Dr. Impossible is due to take over the world...and this time, unlike the 12 previous attempts, he is confident it will work.  In the meantime, Corefire has been defeated and The Champions reunite to try to figure out what happened to Corefire.  Fatale is the newbie on the team, a mix of robotic enhancements on a woman's body, she is still trying to find her place in the world.

I've read this book at least three times now and still find new ways to look at the super grudge match that starts with middle school rejection.  Mostly the story of Dr. Impossible and Fatale, nobody makes it out unscathed by their neurosis or made-up origin story.  Great stuff and probably my favorite audiobook.

Friday, October 28, 2016

A Gentleman in Moscow

A Gentleman in Moscow by Amor Towles  462 pp.

Count Alexander Rostov, a Russian aristocrat, runs afoul of the Bolsheviks and, in 1922, is sentenced to lifetime house arrest in his home at the grand Hotel Metropol across from the Kremlin in Moscow. He is removed from his lavish suite and moved to a small attic room with only the few belongings he can managed to fit there. There, he manages to make his life and retain much of his dignity through ingenuity, his hidden stash of gold coins, and the help of his friends on the staff. In spite of being watched over by the ever suspicious hotel manager, aka "The Bishop", Over thirty-plus years, Rostov's confined life grows into that of a lover, a father, a confidante, and much more. Towles has written an elaborate and richly detailed story where the minute details slowly combine to reveal more and more about Rostov and his life and the real reason for his imprisonment. The ending could be a sign of a sequel but I don't think the author will take it there because he doesn't need to. I hope Mr. Towles doesn't take another five years to write his next book.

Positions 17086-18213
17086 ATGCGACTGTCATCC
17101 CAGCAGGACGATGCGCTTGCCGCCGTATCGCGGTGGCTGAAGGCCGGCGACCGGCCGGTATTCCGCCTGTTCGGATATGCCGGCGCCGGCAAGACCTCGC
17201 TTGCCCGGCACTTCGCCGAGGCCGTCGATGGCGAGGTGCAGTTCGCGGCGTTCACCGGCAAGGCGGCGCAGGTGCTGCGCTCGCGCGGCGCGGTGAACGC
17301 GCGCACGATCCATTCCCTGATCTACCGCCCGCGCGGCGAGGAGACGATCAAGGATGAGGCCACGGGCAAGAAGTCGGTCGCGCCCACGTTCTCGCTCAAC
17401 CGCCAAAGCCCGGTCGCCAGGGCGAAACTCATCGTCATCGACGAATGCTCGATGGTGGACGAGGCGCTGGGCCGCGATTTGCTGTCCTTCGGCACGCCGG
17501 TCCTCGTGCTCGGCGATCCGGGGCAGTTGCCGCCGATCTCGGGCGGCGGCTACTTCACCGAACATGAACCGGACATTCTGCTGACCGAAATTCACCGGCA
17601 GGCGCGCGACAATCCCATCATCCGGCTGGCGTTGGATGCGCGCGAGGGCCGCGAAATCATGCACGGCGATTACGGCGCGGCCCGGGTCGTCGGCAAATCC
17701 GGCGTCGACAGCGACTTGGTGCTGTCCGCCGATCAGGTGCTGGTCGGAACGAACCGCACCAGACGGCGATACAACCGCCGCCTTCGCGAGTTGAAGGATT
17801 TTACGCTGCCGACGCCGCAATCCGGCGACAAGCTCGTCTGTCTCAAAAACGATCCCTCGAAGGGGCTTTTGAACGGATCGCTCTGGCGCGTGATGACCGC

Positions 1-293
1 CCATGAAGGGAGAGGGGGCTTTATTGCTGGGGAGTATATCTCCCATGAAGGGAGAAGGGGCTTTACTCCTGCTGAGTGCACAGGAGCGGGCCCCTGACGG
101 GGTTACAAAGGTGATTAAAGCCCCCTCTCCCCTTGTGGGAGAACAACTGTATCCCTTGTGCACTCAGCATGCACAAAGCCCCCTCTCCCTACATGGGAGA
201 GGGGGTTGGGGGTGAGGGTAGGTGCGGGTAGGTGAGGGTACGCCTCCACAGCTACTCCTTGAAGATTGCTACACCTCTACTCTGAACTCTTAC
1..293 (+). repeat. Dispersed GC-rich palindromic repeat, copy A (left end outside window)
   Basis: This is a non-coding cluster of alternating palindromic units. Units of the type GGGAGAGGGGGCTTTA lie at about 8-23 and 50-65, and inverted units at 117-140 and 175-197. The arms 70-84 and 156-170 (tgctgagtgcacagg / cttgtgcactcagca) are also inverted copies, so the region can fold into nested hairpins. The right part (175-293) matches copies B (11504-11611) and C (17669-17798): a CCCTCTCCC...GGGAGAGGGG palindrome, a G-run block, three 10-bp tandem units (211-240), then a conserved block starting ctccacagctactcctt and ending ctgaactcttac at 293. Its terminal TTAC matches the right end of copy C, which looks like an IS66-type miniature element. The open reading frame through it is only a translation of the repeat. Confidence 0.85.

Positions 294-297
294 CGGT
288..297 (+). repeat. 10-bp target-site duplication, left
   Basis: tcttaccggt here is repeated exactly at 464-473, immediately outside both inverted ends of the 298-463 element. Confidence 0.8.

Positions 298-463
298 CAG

Paper Towns

Paper Towns by John Green  305 pp.

I like John Green's books a lot and, because I expect so much from them, I found this one a bit disappointing. Quentin aka "Q" has loved Margo Roth Spiegelman since they were children growing up together. Margo.., who is tediously referred to by her full name throughout the book, has disappeared after taking Q on a crazy nighttime expedition to various abandoned and closed places in the Orlando, Florida area. Q becomes obsessed in finding her and enlists the help of his friends in following the clues she left. Eventually they track her to a "paper town," a town that doesn't really exist but was put on a map to protect against copyright infringement. Although the aim of the book is to solve the mystery of Margo..'s disappearance, it is really a buddy story about the friendship of Q and the friends he is graduating from high school with...whether or not they make it to the ceremony.  

Thursday, October 27, 2016

Bad Monkey

Bad Monkey / Carl Hiaasen 317 pgs.